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Astronaut uses finger to plug hole in International Space Station

STS-116 Shuttle Mission Imagery Backdropped by a colorful Earth, astronaut Robert L. Curbeam, Jr. (left) and European Space Agency (ESA) astronaut Christer Fuglesang, both STS-116 mission specialists, participate in the mission's first of three planned sessions of extravehicular activity (EVA) as construction resumes on the International Space Station. (NASA/Released)
September 03, 2018

While the International Space Station (ISS) orbited 250 miles above Earth, a micrometeorite crashed into it and left a hole.

NASA astronauts Drew Feustel, Ricky Arnold and Serena Aunon, Alexander Gerst of the European Space Agency and two Russian cosmonauts, Oleg Artemyev and Sergei Prokopyev are currently aboard the ISS, and quickly took action due to the continual monitoring of orbital debris.

The hole was noticed Wednesday night when there was a slight drop in cabin pressure, The Sun reported. Astronaut Alexander Gerst placed his finger in the hole until the crew was able to patch it with a sealant.

“The leak has been isolated to a hole about two millimeters in diameter in the orbital compartment, or upper section, of the Soyuz MS-09 spacecraft attached to the Rassvet module of the Russian segment,” NASA said. “The rate of the leak was slowed this morning through the temporary application of Kapton tape at the leak site.”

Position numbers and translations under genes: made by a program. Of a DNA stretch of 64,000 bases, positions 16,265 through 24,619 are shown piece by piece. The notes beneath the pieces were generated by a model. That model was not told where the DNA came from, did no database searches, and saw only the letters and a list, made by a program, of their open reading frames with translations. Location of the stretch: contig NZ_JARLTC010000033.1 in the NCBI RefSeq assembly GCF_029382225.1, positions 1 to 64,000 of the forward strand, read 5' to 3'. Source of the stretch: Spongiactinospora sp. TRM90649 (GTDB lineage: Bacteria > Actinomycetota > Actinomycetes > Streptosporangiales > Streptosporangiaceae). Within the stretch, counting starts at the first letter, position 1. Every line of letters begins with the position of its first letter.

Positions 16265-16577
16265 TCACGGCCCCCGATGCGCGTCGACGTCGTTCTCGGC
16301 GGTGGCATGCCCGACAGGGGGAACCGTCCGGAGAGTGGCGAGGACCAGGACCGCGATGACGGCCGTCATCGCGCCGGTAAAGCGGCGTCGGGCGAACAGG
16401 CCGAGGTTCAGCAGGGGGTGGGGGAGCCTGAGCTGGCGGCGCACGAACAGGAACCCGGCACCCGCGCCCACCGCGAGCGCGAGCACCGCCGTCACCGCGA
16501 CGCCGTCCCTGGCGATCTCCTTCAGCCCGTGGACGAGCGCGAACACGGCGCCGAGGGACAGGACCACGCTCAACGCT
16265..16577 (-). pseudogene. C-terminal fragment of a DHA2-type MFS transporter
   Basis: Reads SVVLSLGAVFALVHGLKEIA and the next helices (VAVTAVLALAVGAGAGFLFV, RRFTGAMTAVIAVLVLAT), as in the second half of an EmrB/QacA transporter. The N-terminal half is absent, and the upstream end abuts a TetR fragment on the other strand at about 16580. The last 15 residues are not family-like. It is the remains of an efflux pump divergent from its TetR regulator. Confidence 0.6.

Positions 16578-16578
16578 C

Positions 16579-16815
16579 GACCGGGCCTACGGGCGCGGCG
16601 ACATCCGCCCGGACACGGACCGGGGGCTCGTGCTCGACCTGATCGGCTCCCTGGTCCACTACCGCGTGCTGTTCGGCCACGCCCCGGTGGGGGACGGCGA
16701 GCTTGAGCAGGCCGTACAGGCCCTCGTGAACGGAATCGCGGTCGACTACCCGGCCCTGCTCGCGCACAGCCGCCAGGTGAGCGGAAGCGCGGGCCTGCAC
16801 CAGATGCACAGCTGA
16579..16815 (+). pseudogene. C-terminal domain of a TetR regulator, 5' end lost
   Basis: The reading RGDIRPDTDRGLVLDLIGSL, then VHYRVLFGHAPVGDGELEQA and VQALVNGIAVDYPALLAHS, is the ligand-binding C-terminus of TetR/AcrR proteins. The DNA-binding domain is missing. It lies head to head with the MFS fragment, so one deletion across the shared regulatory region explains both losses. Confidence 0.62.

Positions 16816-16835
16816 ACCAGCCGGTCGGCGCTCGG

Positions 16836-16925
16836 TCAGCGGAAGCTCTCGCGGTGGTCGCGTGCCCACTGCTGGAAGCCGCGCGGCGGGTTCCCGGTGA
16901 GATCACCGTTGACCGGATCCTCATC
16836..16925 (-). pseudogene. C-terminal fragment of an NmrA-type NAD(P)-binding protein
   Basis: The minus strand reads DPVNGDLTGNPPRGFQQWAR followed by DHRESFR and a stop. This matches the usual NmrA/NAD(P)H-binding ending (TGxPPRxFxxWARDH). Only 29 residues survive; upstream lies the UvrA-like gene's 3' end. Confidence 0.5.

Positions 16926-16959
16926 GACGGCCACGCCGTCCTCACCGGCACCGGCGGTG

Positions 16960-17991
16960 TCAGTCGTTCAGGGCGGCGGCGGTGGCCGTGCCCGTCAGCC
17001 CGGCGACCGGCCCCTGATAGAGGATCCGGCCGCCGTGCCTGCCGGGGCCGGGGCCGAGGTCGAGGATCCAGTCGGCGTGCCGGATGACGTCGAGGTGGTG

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“Flight controllers at their respective Mission Control centers in Houston and Moscow worked together with the crew to effect a repair option in which Soyuz commander Sergey Prokopyev of Roscosmos used epoxy (a resin) on a gauze wipe to plug the hole identified as the leak source,” NASA added.

During a live feed from the ISS, NASA’s ground control was heard saying: “Right now Alex has got his finger on that hole and I don’t think that’s the best remedy for it.”

The Russian crew then taped the hole, which slowed the leak, and two astronauts put sealant on a cloth and stuck it over the area. Moscow Mission Control suggested allowing the sealant to dry overnight and check it again the next day for leaks.

NASA astronaut Drew Feustel was apprehensive about the Russian sealant plan and said: “We’ve got one shot at this and we don’t want to screw it up.”

The impact of the micrometeorite was acknowledged by the Soyuz spaceship, which transported astronauts to the ISS back in June.

Flight controllers monitored the cabin pressure while devising an improved long-term solution. The astronauts took several photos of the hole, using a toothpick to offer scale to its size before sharing them with engineers.

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The crew would have run out of air if the hole had not been detected.

A NASA spokesman said it was too soon for them to discuss the possibilities of the spacecraft and astronauts having to abort their mission and return home, if the leak is not completely containable.

The hole is located on a part of the craft which does not return to Earth, according to NASA, The Daily Star reported.

ISS, which acts as a space laboratory, has housed rotating crews of astronauts and cosmonauts since November 2000.